9), Sub-Divisional Magistrate, Baramandal, District Almora. She also admitted that she had stated in her dying declaration that there was one jerry can. In our opinion, the witness, in her dying declaration dated 1.7.1989, mentioned about one jerry can as she had seen the accused throwing the petrol from one jerry can. Very strangely, this contradiction was not got proved from Narender Singh Patel (PW-9), Sub-Divisional Magistrate, Baramandal, District Almora nor was it put to him. Unless a contradiction is proved by putting it to the person who records the original statement, such contradiction is of no consequence. The only Cross-Examination of Narender Singh Patel (PW-9), Sub-Divisional Magistrate was to the effect that there was no certification on the dying declarations to the effect that both the witnesses were in fit condition to give the statement. When we see again the evidence of Vimla Devi (PW-1), even she was not specifically questioned about her previous statement nor was she given an opportunity to explain as to why she had made the statement in her evidence that there were three jerry cans as in her statement in dying declaration that there was one jerry can. Unless the witness is specifically given an opportunity to explain such contradiction, it cannot be taken note of. The very purpose of putting the contradiction to the witness is to give an opportunity to him/her to explain a contradictory statement, if any. There can be no dispute that when a witness making a dying declaration survives, the said dying declaration does not remain substantive evidence. However, as held inRamprasad v. State of Maharashtra [1999 (5) SCC 30] when such dying declaration has been recorded by a Magistrate then it can be used as a corroboration to the oral evidence of such witness. This Court in the aforementioned decision of Ram Prasad (cited supra) specifically held that where such statement is recorded by a Police Officer, its user is barred under Section 162Cr.P.C. However, where it is recorded by a Magistrate under Section 164, Cr.P.C. it becomes usable to corroborate the witness as proved under Section 157 of the Evidence Act. That is precisely the case here. We have very critically examined the dying declaration and we are of the clear opinion that the dying declaration was voluntary, truthful and uninfluenced by any other factor. We have considered the dying declaration vis- `-vis the substantive evidence given by this witness. The only criticism against this dying declaration was that the Magistrate had not got it certified by the doctor to the effect that the witness was in a fit state of mind to make the dying declaration. That really appears to be the case. However, it can not be forgotten that in his evidence, the Magistrate Narender Singh Patel (PW-9) very specifically asserted that he had obtained the opinion of the doctor. Very surprisingly, there was no cross-examination at all on this very vital aspect. Therefore, the assertion that he had asked the doctor and was convinced that the injured was in a fit position to make a dying declaration has gone unchallenged. This witness has very specifically stated that he completed all the formalities and had taken all the cautions.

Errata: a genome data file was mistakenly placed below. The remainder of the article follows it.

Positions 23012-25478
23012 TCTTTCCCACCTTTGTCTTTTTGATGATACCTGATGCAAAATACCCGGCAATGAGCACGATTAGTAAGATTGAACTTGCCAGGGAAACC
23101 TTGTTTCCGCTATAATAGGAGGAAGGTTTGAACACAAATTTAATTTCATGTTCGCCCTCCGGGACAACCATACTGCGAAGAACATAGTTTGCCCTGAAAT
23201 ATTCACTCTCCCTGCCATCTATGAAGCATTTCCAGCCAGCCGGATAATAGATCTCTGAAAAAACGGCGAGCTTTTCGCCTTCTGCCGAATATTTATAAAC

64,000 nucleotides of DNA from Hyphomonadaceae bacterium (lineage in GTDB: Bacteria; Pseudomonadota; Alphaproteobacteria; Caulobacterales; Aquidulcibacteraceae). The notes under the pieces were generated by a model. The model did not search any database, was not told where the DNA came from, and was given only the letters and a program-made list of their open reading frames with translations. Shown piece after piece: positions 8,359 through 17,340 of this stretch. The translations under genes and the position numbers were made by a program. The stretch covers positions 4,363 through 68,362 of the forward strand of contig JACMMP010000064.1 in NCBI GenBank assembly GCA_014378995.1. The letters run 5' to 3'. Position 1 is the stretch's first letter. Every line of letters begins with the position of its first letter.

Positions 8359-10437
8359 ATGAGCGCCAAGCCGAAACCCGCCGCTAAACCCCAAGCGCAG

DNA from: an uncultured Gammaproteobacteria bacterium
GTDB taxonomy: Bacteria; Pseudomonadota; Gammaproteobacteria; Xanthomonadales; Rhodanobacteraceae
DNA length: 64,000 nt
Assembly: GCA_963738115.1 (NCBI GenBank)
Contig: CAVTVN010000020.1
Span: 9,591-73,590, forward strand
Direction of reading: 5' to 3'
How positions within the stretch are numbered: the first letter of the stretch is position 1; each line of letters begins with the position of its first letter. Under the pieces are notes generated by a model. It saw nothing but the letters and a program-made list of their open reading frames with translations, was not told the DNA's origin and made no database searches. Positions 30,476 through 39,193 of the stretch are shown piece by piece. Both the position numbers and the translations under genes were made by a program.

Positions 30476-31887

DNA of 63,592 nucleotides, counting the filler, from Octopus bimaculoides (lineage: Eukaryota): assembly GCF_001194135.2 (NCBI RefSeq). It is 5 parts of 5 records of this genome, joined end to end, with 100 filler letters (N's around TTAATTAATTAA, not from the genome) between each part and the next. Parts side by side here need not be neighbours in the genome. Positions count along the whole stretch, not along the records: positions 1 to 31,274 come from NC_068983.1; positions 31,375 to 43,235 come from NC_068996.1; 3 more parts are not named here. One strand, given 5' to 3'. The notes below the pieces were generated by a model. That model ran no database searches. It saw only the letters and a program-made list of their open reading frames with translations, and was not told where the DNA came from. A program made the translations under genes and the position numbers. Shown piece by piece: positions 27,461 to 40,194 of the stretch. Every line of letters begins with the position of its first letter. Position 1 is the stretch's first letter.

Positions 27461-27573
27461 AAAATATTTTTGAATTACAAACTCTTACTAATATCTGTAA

13. When we see the Exhibits Ka-30 and 31, which are seizure Panchnamas duly proved by Rewadhar (PW-4), it is seen that there were three jerry cans found which were cut from the above, and as such, were open. Out of these three jerry cans, one was white and the others were black. It is specifically stated in the panchnama that all the jerry cans were smelling of petrol. In Exhibit Ka-31, the cut parts of the jerry cans were shown, which were found lying on some distance on the Western side of the spot of incident. Therefore, there can be no dispute that actually the accused had carried the three jerry cans full of petrol and the witness had seen the accused pouring petrol from one of them. It can also be that the accused might have utilized the two jerry cans in sprinkling the petrol on the roof from outside and then opening the door, threw the petrol from the third jerry can remaining with him. The witness had after all seen the three jerry cans being presented in the Court and had, therefore, tried to improve upon the story. However, if the three burnt jerry cans were actually found by Hyat Singh (PW-13) immediately on the spot in a semi- burnt condition, the so-called contradiction loses all its rigor. The witness was very candid when she admitted before the Court that she had not stated that her husband was cut by the accused and that she had not, therefore, referred to the pistol in her statement. She was also candid in saying that she had not seen the accused assaulting her husband. She then asserted that the accused assaulted her husband on his neck only once. She also asserted that besides the accused, she did not see anyone else on the spot. All this suggests her truthfulness. She did not implicate anybody else than the accused. Therefore, the fact that the accused was alone and further that Balwant Singh (deceased), after opening the door, ran out and was thereafter immediately found cut, leads to the only inference that it was the accused alone who assaulted Balwant Singh. It has to be kept in mind that at that time, the whole house was burning. The witness has explained that the other people came and extinguished the fire; otherwise the whole house would have burnt. There was, therefore, enough light for the witness to see the accused. We, therefore, do not find anything to disbelieve this witness on account of the so-called contradictions. In fact, the presence of this lady alongwith the other victims on the spot, goes without challenge. Had she not been present there, she would not have suffered 70% burns. She thus had the best opportunity to watch everything. It was suggested that she was an interested witness as the accused had enmity with her father-in-law Pratap Singh. It must be remembered that she herself had lost all her kith and kin including her husband and, therefore, she would not be interested in screening the real accused. We cannot view her evidence as the evidence of an interested person. In fact, Dr. K.C. Joshi (PW-12), in his first medical statement (Exhibit Ka-9), has specifically mentioned that she was conscious when she was examined at the Primary Health Centre, Baijnath. The certificate describes her condition "patient fully conscious, needs urgent (probably treatment), referred to Hospital, Almora for management". Therefore, even at Primary Health Centre, Baijnath, where she was examined at 9.30 A.M. on the next day, the patient was fully conscious, thereby it cannot be said that was not able to see and comprehend.